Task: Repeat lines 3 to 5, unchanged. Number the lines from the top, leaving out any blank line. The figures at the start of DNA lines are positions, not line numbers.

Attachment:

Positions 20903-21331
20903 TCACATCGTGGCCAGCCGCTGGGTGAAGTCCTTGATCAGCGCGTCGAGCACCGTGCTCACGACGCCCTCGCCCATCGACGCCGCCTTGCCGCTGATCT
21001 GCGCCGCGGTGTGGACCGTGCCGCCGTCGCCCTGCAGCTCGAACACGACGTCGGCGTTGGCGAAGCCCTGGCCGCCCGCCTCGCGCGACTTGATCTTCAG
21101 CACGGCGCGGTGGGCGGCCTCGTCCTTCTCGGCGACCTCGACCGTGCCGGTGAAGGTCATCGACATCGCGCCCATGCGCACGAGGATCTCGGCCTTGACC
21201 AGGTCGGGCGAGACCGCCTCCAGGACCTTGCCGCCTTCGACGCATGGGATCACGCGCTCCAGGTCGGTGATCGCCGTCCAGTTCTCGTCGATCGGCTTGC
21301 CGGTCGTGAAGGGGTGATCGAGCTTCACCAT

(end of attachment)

21001 GCGCCGCGGTGTGGACCGTGCCGCCGTCGCCCTGCAGCTCGAACACGACGTCGGCGTTGGCGAAGCCCTGGCCGCCCGCCTCGCGCGACTTGATCTTCAG
21101 CACGGCGCGGTGGGCGGCCTCGTCCTTCTCGGCGACCTCGACCGTGCCGGTGAAGGTCATCGACATCGCGCCCATGCGCACGAGGATCTCGGCCTTGACC
21201 AGGTCGGGCGAGACCGCCTCCAGGACCTTGCCGCCTTCGACGCATGGGATCACGCGCTCCAGGTCGGTGATCGCCGTCCAGTTCTCGTCGATCGGCTTGC